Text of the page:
By Howard Larkin

Dogs trained to detect SARS-CoV-2 infection by smell correctly identified individuals with active infections at concerts with a specificity of nearly 100% and a sensitivity of 82%, researchers reported in BMJ Global Health. The results suggest that dogs may provide a fast and reliable screening option for public events at which mass screening is required.

Eight trained dogs of various breeds were presented with sweat samples from 2802 concertgoers at 4 events in Germany organized for the study. Each person underwent SARS-CoV-2 antigen and polymerase chain reaction (PCR) testing at the concert, but the investigators, dog handlers, and dogs did not know the results. Most of the human participants were vaccinated against COVID-19 but this did not affect the dogs’ ability to detect active infections.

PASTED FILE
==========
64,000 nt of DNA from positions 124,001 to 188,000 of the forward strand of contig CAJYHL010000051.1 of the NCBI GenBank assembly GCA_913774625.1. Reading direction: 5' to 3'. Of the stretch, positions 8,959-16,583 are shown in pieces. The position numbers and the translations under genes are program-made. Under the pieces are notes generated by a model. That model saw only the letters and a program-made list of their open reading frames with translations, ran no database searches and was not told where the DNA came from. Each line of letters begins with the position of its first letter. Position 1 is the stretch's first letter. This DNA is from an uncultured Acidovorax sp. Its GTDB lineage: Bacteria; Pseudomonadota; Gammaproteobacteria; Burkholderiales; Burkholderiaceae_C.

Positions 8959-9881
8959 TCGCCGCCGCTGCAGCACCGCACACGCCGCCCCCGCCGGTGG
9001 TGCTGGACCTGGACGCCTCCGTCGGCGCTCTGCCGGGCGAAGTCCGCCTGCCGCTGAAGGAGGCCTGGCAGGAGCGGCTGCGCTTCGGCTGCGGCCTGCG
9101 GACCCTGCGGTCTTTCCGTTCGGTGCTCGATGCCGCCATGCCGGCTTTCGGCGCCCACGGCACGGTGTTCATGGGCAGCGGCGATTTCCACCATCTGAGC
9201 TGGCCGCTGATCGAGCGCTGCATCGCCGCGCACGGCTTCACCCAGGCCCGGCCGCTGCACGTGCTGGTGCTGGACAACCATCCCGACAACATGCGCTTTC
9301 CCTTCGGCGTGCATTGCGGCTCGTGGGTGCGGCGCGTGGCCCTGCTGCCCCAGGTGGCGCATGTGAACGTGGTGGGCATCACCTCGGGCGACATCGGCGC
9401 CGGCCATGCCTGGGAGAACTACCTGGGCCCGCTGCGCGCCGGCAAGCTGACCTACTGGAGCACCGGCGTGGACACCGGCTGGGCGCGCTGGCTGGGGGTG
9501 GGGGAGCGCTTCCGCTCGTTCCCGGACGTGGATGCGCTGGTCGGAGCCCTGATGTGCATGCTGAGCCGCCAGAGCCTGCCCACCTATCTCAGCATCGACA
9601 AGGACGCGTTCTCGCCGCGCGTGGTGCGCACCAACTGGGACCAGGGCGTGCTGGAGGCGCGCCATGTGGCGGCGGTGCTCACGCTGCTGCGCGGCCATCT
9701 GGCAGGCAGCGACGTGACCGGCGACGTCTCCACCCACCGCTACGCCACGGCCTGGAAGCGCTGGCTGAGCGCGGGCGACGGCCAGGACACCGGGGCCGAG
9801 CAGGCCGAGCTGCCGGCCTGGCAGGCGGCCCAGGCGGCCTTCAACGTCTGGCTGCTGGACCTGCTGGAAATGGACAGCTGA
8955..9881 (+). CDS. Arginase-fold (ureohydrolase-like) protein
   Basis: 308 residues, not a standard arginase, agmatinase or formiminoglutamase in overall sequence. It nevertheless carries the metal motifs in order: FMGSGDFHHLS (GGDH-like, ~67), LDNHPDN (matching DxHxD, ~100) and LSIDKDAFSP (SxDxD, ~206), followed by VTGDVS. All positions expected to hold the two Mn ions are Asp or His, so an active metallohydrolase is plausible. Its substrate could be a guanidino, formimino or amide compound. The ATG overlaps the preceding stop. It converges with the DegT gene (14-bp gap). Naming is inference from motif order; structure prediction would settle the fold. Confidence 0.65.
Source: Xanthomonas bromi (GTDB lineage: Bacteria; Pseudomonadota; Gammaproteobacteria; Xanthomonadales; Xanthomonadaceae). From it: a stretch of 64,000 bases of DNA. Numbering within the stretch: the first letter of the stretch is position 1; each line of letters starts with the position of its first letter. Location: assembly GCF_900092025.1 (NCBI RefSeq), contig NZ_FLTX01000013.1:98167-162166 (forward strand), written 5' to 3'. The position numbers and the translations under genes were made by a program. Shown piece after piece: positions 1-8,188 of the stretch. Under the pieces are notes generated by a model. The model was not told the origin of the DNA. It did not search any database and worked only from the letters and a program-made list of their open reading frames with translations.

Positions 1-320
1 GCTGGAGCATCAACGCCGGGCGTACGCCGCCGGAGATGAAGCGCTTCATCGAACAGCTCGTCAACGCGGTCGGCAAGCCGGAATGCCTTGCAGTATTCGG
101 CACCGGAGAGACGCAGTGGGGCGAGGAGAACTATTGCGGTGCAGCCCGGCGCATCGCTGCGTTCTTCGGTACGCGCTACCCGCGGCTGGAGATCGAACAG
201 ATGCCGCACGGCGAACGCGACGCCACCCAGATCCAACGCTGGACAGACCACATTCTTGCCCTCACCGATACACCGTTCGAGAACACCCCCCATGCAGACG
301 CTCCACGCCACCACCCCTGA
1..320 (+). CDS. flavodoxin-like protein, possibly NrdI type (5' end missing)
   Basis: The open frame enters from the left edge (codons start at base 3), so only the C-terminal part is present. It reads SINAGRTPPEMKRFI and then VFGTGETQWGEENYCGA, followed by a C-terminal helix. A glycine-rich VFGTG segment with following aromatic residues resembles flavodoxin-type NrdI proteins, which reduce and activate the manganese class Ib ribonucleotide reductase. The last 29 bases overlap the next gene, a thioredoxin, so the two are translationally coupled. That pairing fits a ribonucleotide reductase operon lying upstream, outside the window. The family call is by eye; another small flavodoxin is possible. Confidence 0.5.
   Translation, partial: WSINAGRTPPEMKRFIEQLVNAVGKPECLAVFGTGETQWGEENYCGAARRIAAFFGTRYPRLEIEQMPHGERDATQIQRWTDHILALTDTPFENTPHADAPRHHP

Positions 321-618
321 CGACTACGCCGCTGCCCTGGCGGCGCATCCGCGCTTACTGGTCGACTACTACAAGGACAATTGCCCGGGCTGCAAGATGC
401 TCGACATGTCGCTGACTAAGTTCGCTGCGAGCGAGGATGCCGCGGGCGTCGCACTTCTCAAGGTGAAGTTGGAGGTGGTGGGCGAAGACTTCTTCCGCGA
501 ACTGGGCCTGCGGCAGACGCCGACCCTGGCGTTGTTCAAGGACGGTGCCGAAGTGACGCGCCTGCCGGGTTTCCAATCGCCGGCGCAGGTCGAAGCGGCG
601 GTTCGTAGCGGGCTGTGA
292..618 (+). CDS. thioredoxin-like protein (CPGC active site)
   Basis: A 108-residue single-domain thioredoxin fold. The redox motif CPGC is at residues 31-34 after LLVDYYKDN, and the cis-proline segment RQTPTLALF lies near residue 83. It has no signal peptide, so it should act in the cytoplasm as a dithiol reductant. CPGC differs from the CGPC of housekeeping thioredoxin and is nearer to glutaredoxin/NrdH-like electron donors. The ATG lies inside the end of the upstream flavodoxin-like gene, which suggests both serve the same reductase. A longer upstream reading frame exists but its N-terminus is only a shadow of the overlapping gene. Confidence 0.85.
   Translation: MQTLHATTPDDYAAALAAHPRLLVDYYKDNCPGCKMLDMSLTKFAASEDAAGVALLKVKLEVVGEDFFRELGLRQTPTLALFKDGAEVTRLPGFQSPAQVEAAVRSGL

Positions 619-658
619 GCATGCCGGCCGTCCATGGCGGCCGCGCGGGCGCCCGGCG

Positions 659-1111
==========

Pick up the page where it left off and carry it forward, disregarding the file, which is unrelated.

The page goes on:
Sweat samples collected previously from 38 patients with SARS-CoV-2 infections were randomly introduced into the test lineup, raising the total sample prevalence to 1.34% from a background rate of 0.2%. A positive finding was confirmed by a second dog sniffing the same sample. It took about 1 to 2 seconds for the dogs to smell each sample.

Link to article by Howard Larkin in JAMANetwork

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